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Thursday, June 28, 2012

The 10 Hour Project Manager: Excerpt (Chapter 5)

Today I thought I'd publish a small excerpt from The 10 Hour Project Manager, my best-selling project management reference book. Take a read and then head on over to my website (or Amazon) to check it out and buy a copy.

The 10 Hour Project Manager
Strategies for managing successful projects

Amazon Top 100 seller in two categories
 during 1st week of release in April 2011!
(Please click picture)

"Clear, concise and valuable Project Management advice for the price of a beer (Two if you want the paperback)!"

5. Project Lifecycle – From dawn ’til dusk

“Too often we are so preoccupied with the destination, we forget the journey.” (Unknown)

Understanding the level of Organizational Maturity

You may think this an odd choice for a first section on project lifecycle but without understanding organizational maturity you run the risk of completely under or over-estimating the effort needed to complete your project.

I like to think of the various levels of organizational maturity in a company as follows:
  • Defined – the organization has ‘defined’ many of the operational processes
  • Repeatable – the organization can demonstrate ‘repeatable’ operational processes
  • Standardized – the organization has, over time, ‘standardized’ the operational processes
  • Managed – the organization proactively ‘manages’ the operational processes to ensure they remain current and relevant
  • Optimizing – the organization actively ‘optimizes’ the operational processes to make cost and time savings and perform activities as efficiently as possible
There are many books on organizational maturity but suffice to say by looking at the list you can probably at least get an idea of what I mean.

The primary reason for understanding where an organization falls in organizational maturity is so that you as the project manager can navigate through your project lifecycle as efficiently as possible. An organization that has only a few ‘defined’ processes will need projects to be managed very differently than one that ‘optimizes’ processes on a regular basis. Simply put, if the organization currently has no templates or expectations for status reporting, be careful how much standardization you introduce. On the other hand if the organization currently has a complete project management methodology that you need to follow, including status reporting templates and distribution requirements, make sure you follow them to the letter!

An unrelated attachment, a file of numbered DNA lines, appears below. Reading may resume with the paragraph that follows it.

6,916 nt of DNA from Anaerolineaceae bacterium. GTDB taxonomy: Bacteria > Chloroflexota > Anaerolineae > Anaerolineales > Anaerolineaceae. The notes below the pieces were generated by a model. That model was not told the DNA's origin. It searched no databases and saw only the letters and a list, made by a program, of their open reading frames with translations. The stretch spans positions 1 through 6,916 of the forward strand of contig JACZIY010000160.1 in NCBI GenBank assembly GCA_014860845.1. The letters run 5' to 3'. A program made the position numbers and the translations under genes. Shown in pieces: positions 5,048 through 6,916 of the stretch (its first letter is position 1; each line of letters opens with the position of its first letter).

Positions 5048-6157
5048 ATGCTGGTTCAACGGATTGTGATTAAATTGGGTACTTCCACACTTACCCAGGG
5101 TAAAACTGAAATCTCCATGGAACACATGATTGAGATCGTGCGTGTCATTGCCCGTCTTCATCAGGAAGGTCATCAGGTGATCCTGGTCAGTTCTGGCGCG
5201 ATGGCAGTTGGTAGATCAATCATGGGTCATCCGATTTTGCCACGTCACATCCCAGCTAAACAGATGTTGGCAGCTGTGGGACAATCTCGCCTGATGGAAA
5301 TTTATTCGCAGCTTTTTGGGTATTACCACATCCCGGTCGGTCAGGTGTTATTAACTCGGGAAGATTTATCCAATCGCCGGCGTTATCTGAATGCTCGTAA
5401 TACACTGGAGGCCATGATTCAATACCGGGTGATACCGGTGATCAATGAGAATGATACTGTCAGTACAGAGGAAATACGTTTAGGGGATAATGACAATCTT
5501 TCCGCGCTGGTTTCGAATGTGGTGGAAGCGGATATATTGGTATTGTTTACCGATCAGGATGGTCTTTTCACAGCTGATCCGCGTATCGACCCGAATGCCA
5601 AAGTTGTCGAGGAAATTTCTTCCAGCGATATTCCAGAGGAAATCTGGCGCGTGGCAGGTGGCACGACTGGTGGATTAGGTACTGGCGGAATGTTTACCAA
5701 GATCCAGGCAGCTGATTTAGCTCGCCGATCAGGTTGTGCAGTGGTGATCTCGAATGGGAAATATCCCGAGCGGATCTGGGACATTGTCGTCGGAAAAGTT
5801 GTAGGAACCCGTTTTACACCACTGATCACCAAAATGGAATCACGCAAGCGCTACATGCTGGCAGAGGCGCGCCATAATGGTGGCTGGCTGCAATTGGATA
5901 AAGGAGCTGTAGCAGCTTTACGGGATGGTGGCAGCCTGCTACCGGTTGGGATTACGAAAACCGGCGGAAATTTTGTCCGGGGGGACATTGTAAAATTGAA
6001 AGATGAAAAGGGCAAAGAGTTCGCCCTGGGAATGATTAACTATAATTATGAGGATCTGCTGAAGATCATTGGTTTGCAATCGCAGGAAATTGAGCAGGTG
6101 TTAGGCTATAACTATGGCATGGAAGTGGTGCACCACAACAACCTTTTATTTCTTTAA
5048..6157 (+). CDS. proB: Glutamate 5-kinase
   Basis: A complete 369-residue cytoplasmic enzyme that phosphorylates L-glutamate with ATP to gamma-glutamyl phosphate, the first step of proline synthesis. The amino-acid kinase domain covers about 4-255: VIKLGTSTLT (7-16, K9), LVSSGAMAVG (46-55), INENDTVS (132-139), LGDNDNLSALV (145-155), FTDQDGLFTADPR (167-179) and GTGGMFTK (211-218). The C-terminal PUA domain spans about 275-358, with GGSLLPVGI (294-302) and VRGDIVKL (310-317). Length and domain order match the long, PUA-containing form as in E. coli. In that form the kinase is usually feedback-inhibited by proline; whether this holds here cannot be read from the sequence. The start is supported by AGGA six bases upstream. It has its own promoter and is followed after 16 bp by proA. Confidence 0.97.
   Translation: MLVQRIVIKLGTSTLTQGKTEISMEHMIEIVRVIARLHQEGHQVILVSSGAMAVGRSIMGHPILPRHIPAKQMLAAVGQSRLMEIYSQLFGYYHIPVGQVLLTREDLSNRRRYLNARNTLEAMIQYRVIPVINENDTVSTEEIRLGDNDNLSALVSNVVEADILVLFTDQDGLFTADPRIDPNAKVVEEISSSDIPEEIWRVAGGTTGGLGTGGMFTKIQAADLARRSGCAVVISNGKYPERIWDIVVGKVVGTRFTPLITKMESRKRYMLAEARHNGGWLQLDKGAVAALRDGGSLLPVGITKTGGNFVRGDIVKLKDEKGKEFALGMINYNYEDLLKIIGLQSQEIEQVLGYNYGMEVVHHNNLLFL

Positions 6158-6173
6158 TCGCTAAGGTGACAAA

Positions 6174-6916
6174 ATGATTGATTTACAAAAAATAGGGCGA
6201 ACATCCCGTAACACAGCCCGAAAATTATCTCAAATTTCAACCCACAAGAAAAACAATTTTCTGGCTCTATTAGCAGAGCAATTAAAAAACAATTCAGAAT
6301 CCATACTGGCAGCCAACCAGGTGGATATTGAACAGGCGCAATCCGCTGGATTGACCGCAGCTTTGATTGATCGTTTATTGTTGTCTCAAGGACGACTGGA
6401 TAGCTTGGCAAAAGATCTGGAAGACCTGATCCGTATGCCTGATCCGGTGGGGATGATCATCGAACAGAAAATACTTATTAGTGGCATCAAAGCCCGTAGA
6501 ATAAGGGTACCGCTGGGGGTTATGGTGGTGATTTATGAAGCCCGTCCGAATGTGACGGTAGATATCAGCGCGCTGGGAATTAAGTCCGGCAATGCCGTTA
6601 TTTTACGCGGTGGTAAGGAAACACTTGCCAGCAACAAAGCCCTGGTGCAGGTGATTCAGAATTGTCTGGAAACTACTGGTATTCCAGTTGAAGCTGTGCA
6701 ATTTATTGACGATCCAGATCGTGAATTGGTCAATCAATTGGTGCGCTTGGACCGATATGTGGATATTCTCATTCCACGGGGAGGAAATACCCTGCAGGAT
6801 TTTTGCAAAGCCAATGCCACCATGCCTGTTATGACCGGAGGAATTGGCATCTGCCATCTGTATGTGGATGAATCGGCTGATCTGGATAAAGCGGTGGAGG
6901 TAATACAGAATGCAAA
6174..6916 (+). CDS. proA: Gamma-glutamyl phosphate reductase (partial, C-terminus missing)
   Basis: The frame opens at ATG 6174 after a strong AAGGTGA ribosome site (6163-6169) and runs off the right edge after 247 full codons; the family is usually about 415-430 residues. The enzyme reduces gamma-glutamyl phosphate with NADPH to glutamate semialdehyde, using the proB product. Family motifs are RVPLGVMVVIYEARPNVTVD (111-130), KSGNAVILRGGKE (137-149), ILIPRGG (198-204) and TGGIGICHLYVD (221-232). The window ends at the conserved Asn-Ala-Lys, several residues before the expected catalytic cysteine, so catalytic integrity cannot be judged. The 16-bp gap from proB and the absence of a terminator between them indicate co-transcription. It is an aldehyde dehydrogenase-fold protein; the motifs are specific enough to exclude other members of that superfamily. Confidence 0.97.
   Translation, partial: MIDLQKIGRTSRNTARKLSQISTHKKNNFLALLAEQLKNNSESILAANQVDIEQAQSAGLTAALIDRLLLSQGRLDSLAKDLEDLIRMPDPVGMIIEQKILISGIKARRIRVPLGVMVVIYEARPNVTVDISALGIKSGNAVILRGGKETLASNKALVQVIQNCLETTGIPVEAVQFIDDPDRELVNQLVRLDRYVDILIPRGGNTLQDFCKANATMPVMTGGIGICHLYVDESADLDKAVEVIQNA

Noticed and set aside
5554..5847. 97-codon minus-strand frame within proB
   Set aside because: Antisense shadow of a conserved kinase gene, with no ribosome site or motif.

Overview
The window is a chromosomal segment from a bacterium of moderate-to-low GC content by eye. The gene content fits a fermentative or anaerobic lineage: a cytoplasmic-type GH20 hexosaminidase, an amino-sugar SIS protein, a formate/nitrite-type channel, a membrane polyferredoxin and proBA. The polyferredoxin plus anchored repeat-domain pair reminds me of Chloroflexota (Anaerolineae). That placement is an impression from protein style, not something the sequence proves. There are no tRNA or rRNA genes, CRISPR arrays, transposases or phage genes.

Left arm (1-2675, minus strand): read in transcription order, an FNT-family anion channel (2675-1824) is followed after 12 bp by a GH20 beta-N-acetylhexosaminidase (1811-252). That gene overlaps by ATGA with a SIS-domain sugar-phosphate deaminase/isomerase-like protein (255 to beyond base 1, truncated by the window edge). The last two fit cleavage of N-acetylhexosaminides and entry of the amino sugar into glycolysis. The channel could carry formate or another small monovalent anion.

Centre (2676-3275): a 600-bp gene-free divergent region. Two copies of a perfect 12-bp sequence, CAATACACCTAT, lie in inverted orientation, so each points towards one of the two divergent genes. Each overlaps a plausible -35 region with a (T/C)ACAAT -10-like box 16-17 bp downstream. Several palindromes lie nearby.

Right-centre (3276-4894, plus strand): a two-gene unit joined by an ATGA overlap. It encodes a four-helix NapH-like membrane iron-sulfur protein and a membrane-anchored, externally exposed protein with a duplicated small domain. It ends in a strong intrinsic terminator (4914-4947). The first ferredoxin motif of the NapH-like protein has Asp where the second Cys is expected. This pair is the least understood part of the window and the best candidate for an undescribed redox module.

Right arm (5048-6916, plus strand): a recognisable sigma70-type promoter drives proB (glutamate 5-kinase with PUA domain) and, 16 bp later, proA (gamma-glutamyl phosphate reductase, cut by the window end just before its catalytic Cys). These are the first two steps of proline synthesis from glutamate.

Understanding the Project Methodology (Iterative v Waterfall)

Again, you need to understand just how the organization usually runs its projects, either as iterative (agile) or waterfall-like lifecycles. Trying to introduce a methodology that is counter to that currently employed will probably lead to disaster.

Once you have answered both the questions of organizational maturity and project methodology you need to combine these two pieces of information together in order to start designing your strategy of attack (This is also discussed in some more detail in Chapter Seven).

An organization that has only a few ‘defined’ processes and usually runs iterative projects will require a very different strategy than one that is ‘optimized’ and waterfall. Listen for key words as people talk to you about previous project experiences. It is especially true in today’s environments that many organizations do not fully understand iterative methodologies but use words like ‘agile’ to justify what they are doing. If you encounter an organization that is definitely in the ‘defined’ maturity stage but that tells you they use ‘agile’ methodologies, look out! You are in for a tough time. Usually this means nothing is ever documented, projects constantly overrun and testing is very rarely carried out.

So now that we’ve got a basic knowledge of how the organization sits in its understanding and performance of project management, we can run through the typical stages of a project manager’s project lifecycle (geared specifically neither to iterative nor waterfall) and discuss a little about what kind of savings we can help make...

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